Change does not have to be driven by inside force only, but is also be driven by outside force. Dudus-gate is a clear example of this as even though both Bruce and Trevor spoke out against the affair between criminals and politicians, internal change could not be easily achieved but needed external forces to act as stimulus for change to eliminate garrison politics.

    You may know the phrase “quitters never win; winners never quit.” With great respect to Heather and her achievements, she should have stood her ground as a bulwark for change. She can still do so now that change is blowing into JA. Gone un-noticed, are the stance against corruption and inefficient governance by Judges Pusey and Mangatal; they are change agents.

    Finally, everyone makes mistakes but in time (short or long) learn, adopt, or change. The same goes for organizations that experience learning curves in which they can fail then are resurrected or fade and be revived. Organizations are made up of people and structures/systems which have to individually change for the whole to change. Jamaicans need to welcome change.

  5. I believe that a third party will never receive much support in Jamaica in the near future because, for one, the two-party system has become so entrenched in the political psyche of Jamaicans that they do not see politics as existing without either the PNP or the JLP. From very early we are lectured about our “two party democracy”. Many Jamaicans also see political parties as organs of distribution of largesse and feel that going outside the circle by electing, say, an NDM candidate would doom them to political exile. Those who fund political parties and who are the real shakers and movers, again, will not give their hard-earned cash to a political party that is unable to give them quid pro quo.

    Building a third party will take time, a very long time. It will take a group of dedicated young people and a charismatic leader, who are in it for the long haul. Unfortunately, young people with political ambitions are not prepared to wait for a day in the future when they can be a Minister or Parliamentary Secretary right now; and, as has been said before, they get tutored by the same people who now hold positions of power and influence in the two parties.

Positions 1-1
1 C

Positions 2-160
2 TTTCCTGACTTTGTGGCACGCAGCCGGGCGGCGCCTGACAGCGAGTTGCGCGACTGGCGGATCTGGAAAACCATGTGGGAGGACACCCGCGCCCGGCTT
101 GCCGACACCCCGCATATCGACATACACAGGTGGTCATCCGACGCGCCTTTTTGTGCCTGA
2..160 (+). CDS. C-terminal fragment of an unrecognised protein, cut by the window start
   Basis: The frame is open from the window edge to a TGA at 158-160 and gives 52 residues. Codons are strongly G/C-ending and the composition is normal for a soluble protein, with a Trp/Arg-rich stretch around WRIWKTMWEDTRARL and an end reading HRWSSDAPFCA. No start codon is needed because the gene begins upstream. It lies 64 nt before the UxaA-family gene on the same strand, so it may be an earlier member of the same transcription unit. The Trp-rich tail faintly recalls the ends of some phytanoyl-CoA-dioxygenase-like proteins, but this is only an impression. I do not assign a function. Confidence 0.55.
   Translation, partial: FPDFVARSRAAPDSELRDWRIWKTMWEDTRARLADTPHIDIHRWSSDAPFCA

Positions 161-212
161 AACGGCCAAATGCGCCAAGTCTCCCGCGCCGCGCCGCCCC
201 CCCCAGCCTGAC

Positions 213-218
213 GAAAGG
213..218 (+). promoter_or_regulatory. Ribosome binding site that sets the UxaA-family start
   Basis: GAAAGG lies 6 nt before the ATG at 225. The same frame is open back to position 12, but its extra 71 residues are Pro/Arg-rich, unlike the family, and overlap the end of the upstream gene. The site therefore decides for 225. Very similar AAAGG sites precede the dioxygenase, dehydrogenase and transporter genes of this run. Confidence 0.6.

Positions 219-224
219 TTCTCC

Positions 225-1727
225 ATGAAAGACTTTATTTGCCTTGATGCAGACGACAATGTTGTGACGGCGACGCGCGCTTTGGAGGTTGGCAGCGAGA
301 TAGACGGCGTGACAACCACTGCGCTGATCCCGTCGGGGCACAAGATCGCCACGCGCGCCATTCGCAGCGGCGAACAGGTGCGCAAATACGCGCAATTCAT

6. There can be a viable third party in Jamaica but I believe that where we’re getting it wrong is believing that they have to win an election. I believe if they can win at least a quarter of the available seats then they’ll be in a position to make a difference in government and governance. This assumes that both the JLP and PNP split the remaining seats close to evenly. I believe that the J’can electorate is more sophisticated and more savvy than folks would like to believe and I believe that events of the last year have proven this, to some degree. What any viable third party in Ja. needs is not just someone who’s charismatic to lead them but also someone who’s competent. Ja. has had its share of charismatic leaders who have demonstrated charisma can only get one so far before they’re exposed to be nothing but something approximating empty shells. Portia Simpson-Miller is seen as charismatic but how many folks really and truly believe she’s anything approaching a good leader?